Susanne Shaphren with her entry, "The Key to My Heart", is the winner of Mother
Hen's Contest. Enjoy her tale.
The Key to My Heart
by Susanne Shaphren
"Happy Anniversary, Ethan."
"Is it February already? It seems we just got finished with Thanksgiving
"It does; doesn’t it?"
"Thea, forgive me. The old memory bank isn’t what it used to be. I
forgot to get you something."
"You are the most wonderful gift I ever received."
"That’s exactly what you said the day your father brought me home to
you. He said you’d never leave your beloved books long enough to find a soul mate on your own. This ancient relic hasn’t
"Of course you haven’t. I’ll bet you remember the day you gave
me this." The silver-haired woman lovingly fingered the gold necklace with dangling intertwined gold hearts."
"It was a Wednesday, cloudy and damp. Three weeks after Muffy ..."
"After Muffy went to heaven where she could romp in the meadow and chase
kitties instead of suffering."
"That was when I realized death wasn’t the worst thing that could happen.
I gave you the key the same day. You didn’t lose it; did you?"
"Of course not. I always keep it in my pocket. See."
Dorothea reached for the small silk purse, pulled out the intricately crafted
key with what must have been Ethan’s name spelled out in almost impossible to decipher script on the back. Just like
the Hebrew translation of his name, the key was strong and enduring. Just like Ethan had been for so many wonderful years.
Just like their love would be for eternity.
"It’s sunny and halfway decent out today. Would you like to go sit
in the garden?"
"No, I creak loud enough to wake the dead when I move these days."
"We could take you ..."
"NO! They always promise to make things better, but I’m never quite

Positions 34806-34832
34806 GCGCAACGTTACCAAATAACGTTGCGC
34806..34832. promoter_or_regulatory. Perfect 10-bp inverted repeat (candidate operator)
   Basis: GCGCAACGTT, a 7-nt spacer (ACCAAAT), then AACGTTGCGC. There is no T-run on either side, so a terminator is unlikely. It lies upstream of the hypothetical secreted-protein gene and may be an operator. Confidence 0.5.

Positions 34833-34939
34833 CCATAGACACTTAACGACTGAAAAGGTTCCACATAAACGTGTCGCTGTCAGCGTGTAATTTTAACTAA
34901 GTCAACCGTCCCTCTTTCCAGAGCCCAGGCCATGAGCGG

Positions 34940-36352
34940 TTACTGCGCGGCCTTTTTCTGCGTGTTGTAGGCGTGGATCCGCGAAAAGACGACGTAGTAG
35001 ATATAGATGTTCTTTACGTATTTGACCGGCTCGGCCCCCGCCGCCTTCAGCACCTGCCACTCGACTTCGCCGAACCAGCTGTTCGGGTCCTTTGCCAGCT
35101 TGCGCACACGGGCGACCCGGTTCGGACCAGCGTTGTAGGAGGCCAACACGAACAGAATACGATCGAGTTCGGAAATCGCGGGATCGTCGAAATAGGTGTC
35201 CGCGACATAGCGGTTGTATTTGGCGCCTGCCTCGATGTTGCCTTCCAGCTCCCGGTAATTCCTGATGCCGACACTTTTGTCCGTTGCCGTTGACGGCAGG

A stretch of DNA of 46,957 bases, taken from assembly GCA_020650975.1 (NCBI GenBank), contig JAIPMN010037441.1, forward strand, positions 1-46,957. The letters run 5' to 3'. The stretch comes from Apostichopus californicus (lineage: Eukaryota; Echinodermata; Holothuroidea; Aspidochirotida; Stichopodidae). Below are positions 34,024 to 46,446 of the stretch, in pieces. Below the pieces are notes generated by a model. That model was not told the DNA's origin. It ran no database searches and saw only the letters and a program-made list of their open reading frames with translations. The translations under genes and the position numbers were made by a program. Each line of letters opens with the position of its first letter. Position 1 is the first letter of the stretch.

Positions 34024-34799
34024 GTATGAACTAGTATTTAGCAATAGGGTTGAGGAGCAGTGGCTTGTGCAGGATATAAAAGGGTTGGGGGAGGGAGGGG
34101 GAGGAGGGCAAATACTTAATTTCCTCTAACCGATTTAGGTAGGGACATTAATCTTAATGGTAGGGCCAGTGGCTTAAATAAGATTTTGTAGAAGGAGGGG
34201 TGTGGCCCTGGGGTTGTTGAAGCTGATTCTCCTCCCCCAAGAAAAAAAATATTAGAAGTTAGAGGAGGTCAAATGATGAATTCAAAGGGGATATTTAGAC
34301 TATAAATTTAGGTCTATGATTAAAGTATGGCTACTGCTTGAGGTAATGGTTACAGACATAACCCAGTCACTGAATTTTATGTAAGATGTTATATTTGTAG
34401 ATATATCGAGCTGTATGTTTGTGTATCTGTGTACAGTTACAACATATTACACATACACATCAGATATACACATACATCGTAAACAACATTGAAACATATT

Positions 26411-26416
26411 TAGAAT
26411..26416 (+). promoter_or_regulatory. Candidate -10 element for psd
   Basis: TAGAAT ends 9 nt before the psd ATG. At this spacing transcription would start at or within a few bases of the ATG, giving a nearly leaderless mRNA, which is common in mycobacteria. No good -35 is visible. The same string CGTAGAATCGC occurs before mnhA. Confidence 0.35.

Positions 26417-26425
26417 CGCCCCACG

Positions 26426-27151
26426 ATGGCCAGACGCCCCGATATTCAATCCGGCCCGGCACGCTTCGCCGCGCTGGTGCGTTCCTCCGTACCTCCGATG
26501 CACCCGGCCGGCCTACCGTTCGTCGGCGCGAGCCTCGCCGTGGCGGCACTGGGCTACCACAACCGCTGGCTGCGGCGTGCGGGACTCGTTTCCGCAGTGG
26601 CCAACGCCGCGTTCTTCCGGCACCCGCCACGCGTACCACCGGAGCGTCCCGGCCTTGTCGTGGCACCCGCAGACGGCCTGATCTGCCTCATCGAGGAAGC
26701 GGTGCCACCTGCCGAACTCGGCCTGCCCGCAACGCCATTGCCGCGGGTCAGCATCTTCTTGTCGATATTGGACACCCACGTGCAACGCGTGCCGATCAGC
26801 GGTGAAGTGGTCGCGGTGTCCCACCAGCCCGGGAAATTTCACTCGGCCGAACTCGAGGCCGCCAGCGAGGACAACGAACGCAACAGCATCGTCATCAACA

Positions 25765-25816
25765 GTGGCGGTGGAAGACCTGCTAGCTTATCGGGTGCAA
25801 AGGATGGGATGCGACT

the same when they finish with me. I’m not going back to that dreadful place. Not ever. All those people in their sterile
white uniforms treat you like you’re nothing more than a damn toaster oven!"
"Ethan, I didn’t know you could swear!"
"Neither did I. Did you make an appointment to have your pacemaker/defibrillator
"Not yet." Just a tiny white lie. She’d found a substitute for the
Wednesday bridge club, gone to the doctor instead. The expensive cigarette lighter sized device implanted just under her left
shoulder hadn’t helped one little bit. The pills she took every day, enough tablets and capsules to fill a drugstore, weren’t
working either. No reason to burden Ethan with the cardiologist’s grim prognosis. He’d held her puffy hands, hands
turning telltale purple from the lack of adequate circulation, and gently suggested Hospice care.
"Make the appointment today. It doesn’t seem to be working nearly as
well as the cardiologist promised."
"We probably expected too much."
"We expected what he promised ... that it would help your heart beat stronger
so it could pump out the excess fluid and let you breathe easier. He even said it would help you build up stamina and walk
greater distances without getting exhausted."
"We’re a fine pair; aren’t we? Two Model-T’s, too old to
run right, too ancient to be repaired."
"Have I remembered to tell you how much I love you?"
"Only a dozen times a day, just like twelve perfect red velvet roses."
"I just wish ..."
"I know, my love. I know exactly what you wish. Come. Let’s sit by
the window, watch the sunset."
Dorothea kissed him one last time, reached into her pocket.
Ethan leaned over to help her shaky hands unbutton his shirt and position
"Just turn it clockwise until you hear a click."
"Happy Valentine’s Day, my love. You’ve always had the key to
my heart." Dorothea gently removed the key and traced her fingers over the intricate script, suddenly realized it didn’t
spell Ethan after all. Enosh. She’d heard that name a long, long time ago. Too long ago to remember what it meant in
Dorothea reached into the drawer and retrieved the magnet, passed it over
her chest to deactivate the pacemaker/defibrillator, waited for the bottle of sleeping pills to stop her heart, prayed that
there would be a place in heaven for Ethan. The robot had truly been the most wonderful gift her father had ever given her.
As she closed her eyes for the last time, Dorothea remembered that Enosh
meant human being.